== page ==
The Clerk of the Royal Society, Mr. B. G. Cramer who, in 1690, began the task and completed it by mid 1691, made this copy, which is still in the archives of the Royal Society. It is listed as MISC. Ms 92, and it runs to 373 pages.
When Cramer was ordered to produce this copy Aubrey took the opportunity to make many additions and emendations and he oversaw their inclusion into the new text. This is indicated by a short note, in Aubrey's own hand, attached to folio 124a. of part two of the original manuscript: Aubrey writes, referring to a printed pamphlet on wool which has been appended:
"Mr Cramer! As to this Treatise of wool, transcribe only the presentment of the grand jury at Brewton in Somersetshire"
When Aubrey had written the original manuscript he had written only on the first page of each leaf. In consequence, a blank page appears to the left of each page of text. On this blank page are written the additions and emendations relating to the text on the right. It can be supposed that all these changes were made for the purpose of Cramer's new copy, but we cannot be absolutely certain of this. We can say however, that Cramer included them in his new copy. In his copy, Cramer included the following in the main body of text:
"Memorandum. This day (May the 18th. Being Munday 1691 after Rogation Sunday is a great convention at St. Paul's church of the fraternity of the Adopted Masons: where Sir Christopher Wren is to be adopted a Brother: and Sir Henry Goodric of the tower & divers others. There have been Kings, that have been of this Sodality."
We can, therefore, accept that Aubrey, Wren and the Royal Society agreed with this addition citing Wren's initiation into Freemasonry. It seems reasonable to accept it as a truthful statement.
John Aubrey was a close friend of Sir Christopher Wren. Both were in the Royal Society, Wren had been a founding member of the Society and served as its president from 1680-2. He was still alive and active in the society in 1691, the date of Cramer's copy. It has been suggested that perhaps Wren intended to be initiated but on the day he was unable to attend. However, on the 18th May 1691, the date of the initiation and the date of the additional text relating to Freemasonry, Cramer would have still been working on earlier pages of his copy. Given that the date is written on the day in question and that Cramer copied this page at a later date, after the fact, there was ample time to amend the text to reflect any variation on the planned event. That this was not done is good evidence that Wren did not miss his 'adoption'.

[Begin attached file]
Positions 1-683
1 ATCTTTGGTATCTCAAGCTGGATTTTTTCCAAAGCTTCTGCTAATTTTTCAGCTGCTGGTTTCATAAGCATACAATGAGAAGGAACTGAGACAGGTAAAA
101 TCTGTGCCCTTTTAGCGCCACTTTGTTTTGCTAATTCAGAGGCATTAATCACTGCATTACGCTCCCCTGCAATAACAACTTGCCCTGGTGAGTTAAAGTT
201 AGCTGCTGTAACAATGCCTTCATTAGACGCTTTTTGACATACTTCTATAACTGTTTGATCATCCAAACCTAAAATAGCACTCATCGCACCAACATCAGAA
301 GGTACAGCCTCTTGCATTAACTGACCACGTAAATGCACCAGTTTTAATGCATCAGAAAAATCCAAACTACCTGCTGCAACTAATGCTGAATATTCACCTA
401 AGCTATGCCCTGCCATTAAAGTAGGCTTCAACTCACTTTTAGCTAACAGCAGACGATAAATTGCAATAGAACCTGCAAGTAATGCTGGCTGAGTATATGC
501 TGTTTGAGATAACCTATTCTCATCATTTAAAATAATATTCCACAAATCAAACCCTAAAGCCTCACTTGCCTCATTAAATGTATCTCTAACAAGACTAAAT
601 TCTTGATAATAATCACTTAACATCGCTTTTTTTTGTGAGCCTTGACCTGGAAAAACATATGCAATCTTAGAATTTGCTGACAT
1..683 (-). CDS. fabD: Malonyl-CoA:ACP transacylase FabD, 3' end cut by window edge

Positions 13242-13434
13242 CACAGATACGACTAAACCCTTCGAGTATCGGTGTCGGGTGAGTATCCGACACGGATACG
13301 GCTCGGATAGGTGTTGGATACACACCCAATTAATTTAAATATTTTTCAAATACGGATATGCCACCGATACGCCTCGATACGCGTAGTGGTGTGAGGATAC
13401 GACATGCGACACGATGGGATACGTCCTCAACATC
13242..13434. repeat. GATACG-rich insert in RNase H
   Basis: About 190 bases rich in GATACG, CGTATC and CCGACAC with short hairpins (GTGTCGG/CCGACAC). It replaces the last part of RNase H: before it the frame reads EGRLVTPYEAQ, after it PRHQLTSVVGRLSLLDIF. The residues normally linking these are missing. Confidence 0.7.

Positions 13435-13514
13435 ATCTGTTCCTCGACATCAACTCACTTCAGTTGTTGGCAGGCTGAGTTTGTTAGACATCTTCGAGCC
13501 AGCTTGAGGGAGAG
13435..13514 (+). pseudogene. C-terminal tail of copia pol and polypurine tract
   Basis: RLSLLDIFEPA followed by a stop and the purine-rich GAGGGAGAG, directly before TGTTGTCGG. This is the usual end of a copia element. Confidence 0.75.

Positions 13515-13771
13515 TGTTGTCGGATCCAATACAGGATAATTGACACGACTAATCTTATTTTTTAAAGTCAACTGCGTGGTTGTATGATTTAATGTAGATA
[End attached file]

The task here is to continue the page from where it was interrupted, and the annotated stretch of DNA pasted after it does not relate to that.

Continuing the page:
In conclusion, given that none of these men objected to this statement, nor altered it after the event but prior to the copying, we can accept that it records a real occurrence. We can be confident that Sir Christopher Wren was indeed initiated into Freemasonry in 1691. We should like to thank the librarian and staff of both the Royal Society and the Bodleian Library for their help in making these manuscripts available to us.